So many avocations came upon Guy at once — so many of the neighbours came to call on him — such varieties of people wanted to speak to him — the boys followed him so constantly — and he had so many invitations from Mr. Wellwood and the Ashfords, that he never had any time for himself, except what must be spent in writing to Amabel. There was a feeling upon him, that he must have time to commune with himself, and rest from this turmoil of occupation, in the solitude of which Redclyffe had hitherto been so full. He wanted to be alone with his old home, and take leave of it, and of the feelings of his boyhood, before beginning on this new era of his life; but whenever he set out for a solitary walk, before he could even get to the top of the crag, either Markham marched up to talk over some important question — a farmer waylaid him to make some request — some cottager met him, to tell of a grievance — Mr. Wellwood rode over — or the Ashford boys rushed up, and followed like his shadow.

At length, on Ascension day, the last before he was to leave Redclyffe, with a determination that he would escape for once from his pursuers, he walked to the Cove as soon as he returned from morning service, launched his little boat and pushed off into the rippling whispering waters. It was a resumption of the ways of his boyhood; it seemed like a holiday to have left all these cares behind him, just as it used to be when all his lessons were prepared, and he had leave to disport himself, by land or water, the whole afternoon, provided he did not go out beyond the Shag Rock. He took up his sculls and rowed merrily, singing and whistling to keep time with their dash, the return to the old pleasure quite enough at first, the salt breeze, the dashing waves, the motion of the boat. So he went on till he had come as far as his former boundary, then he turned and gazed back on the precipitous rocks, cleft with deep fissures, marbled with veins of different shades of red, and tufted here and therewith clumps of samphire, grass, and a little brushwood, bright with the early green of spring. The white foam and spray were leaping against their base, and roaring in their hollows; the tract of wavelets between glittered in light, or heaved green under the shadow of the passing clouds; the sea-birds floated smoothly in sweeping undulating lines,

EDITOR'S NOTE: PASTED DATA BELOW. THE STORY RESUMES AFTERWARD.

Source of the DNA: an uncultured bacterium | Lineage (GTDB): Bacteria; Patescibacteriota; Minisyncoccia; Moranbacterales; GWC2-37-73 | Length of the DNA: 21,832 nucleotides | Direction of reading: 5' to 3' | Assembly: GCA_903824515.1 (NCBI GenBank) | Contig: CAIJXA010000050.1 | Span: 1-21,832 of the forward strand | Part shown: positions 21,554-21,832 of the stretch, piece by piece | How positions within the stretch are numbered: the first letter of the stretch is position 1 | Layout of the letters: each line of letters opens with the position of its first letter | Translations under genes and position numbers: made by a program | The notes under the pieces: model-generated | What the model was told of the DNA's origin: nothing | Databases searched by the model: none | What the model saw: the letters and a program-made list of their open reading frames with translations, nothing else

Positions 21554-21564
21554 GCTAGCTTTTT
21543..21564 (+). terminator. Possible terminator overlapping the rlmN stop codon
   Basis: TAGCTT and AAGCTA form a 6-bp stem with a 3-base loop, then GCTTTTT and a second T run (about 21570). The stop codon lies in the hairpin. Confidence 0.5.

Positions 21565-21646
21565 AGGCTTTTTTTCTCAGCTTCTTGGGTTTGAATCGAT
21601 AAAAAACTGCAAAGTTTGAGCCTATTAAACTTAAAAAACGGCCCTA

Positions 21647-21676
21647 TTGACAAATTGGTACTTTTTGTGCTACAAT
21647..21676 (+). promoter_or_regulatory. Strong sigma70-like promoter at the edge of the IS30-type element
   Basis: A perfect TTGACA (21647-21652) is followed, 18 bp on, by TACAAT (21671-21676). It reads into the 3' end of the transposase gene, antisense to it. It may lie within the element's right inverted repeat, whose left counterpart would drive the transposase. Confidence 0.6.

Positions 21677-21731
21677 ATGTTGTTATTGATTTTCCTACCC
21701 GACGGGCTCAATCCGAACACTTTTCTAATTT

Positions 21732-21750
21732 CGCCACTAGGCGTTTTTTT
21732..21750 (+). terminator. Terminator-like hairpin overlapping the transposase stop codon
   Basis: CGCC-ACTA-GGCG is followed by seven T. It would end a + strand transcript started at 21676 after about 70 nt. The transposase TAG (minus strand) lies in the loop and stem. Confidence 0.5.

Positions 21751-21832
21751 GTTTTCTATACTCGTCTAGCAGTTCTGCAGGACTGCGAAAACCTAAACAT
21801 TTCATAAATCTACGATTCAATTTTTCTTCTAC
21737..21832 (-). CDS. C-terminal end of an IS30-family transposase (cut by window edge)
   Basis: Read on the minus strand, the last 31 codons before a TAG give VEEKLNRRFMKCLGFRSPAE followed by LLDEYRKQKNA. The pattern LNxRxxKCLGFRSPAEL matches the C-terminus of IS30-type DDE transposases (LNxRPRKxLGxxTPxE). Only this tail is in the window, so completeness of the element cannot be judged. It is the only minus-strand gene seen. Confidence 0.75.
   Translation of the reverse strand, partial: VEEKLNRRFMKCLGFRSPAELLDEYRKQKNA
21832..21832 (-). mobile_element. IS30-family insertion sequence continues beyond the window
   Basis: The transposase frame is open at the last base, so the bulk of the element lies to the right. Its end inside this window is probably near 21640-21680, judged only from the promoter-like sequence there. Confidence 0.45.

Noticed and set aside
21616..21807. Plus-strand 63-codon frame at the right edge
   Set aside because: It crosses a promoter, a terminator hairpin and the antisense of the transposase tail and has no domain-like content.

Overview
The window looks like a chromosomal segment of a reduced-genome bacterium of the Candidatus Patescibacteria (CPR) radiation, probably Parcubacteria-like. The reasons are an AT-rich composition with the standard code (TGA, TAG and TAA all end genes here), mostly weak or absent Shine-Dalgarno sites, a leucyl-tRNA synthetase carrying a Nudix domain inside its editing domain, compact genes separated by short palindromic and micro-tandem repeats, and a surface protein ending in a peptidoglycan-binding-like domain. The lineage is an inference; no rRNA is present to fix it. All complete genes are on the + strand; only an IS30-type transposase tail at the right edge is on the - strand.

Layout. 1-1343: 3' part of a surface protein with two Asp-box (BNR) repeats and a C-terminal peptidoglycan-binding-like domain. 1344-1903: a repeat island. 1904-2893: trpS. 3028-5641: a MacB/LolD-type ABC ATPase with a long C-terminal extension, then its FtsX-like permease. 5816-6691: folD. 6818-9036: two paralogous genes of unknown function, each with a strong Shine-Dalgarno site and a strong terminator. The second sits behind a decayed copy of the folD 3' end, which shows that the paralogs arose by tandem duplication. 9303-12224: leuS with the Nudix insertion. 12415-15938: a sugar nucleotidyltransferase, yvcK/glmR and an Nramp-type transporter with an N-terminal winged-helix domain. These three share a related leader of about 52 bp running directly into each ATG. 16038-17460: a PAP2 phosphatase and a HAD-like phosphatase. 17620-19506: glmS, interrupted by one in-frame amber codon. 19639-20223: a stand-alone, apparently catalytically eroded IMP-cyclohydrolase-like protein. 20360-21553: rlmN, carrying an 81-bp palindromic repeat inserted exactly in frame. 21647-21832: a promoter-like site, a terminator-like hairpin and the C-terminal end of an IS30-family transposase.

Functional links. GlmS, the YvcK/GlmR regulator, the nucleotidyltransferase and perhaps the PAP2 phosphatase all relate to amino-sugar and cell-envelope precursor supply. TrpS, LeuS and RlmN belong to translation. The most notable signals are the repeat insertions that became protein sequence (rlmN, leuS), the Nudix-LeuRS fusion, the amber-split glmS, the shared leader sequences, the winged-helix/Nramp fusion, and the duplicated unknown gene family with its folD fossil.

As though life’s only call and care

Were graceful motion;

the hawks poised themselves high in air near the rocks. The Cove lay in sunshine, its rough stone chimneys and rude slate roofs overgrown with moss and fern, rising rapidly, one above the other, in the fast descending hollow, through which a little stream rushed to the sea — more quietly than its brother, which, at some space distant, fell sheer down over the crag in a white line of foam, brawling with a tone of its own, distinguishable among all the voices of the sea contending with the rocks. Above the village, in the space where the outline of two hills met and crossed, rose the pinnacled tower of the village church, the unusual height of which was explained by the old custom of lighting a beacon-fire on its summit, to serve as a guide to the boats at sea. Still higher, apparently on the very brow of the beetling crag that frowned above, stood the old Gothic hall, crumbling and lofty, a fit eyrie for the eagles of Morville. The sunshine was indeed full upon it; but it served to show how many of the dark windows were without the lining of blinds and curtains, that alone gives the look of life and habitation to a house. How crumbled by sea-wind were the old walls, and the aspect altogether full of a dreary haughtiness, suiting with the whole of the stories connected with its name, from the time when it was said the very dogs crouched and fled from the presence of the sacrilegious murderer of the Archbishop, to the evening when the heir of the line lay stretched a corpse before his father’s gate.

Guy sat resting on his oars, gazing at the scene, full of happiness, yet with a sense that it might be too bright to last, as if it scarcely befitted one like himself. The bliss before him, though it was surely a beam from heaven, was so much above him, that he hardly dared to believe it real: like a child repeating, ‘Is it my own, my very own?’ and pausing before it will venture to grasp at a prize beyond its hopes. He feared to trust himself fully, lest it should carry him away from his self-discipline, and dazzle him too much to let him keep his gaze on the light beyond; and he rejoiced in this time of quiet, to enable him to strive for power over his mind, to prevent himself from losing in gladness the balance he had gained in adversity.

It was such a check as he might have wished for, to look at that grim old castle, recollect who he was, and think of the frail tenure of all earthly joy, especially for one of the house of Morville. Could that abode ever be a home for a creature like Amy, with the bright innocent mirth that seemed too soft and sweet ever to be overshadowed by gloom and sorrow? Perhaps she might be early taken from him in the undimmed beauty of her happiness and innocence, and he might have to struggle through a long lonely life with only the remembrance of a short-lived joy to lighten it; and when he reflected that this was only a melancholy fancy, the answer came from within, that there was nothing peculiar to him in the perception that earthly happiness was fleeting. It was best that so it should be, and that he should rest in the trust that brightened on him through all — that neither life nor death, sorrow nor pain, could separate, for ever, him and his Amy.

And he looked up into the deep blue sky overhead, murmuring to himself, ‘In heart and mind thither ascend, and with Him continually dwell,’ and gazed long and intently as he rocked on the green waters, till he again spoke to himself — ‘Why stand ye here gazing up into heaven?’ then pulled vigorously back to the shore, leaving a shining wake far behind him.

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Last updated Tuesday, March 4, 2014 at 14:50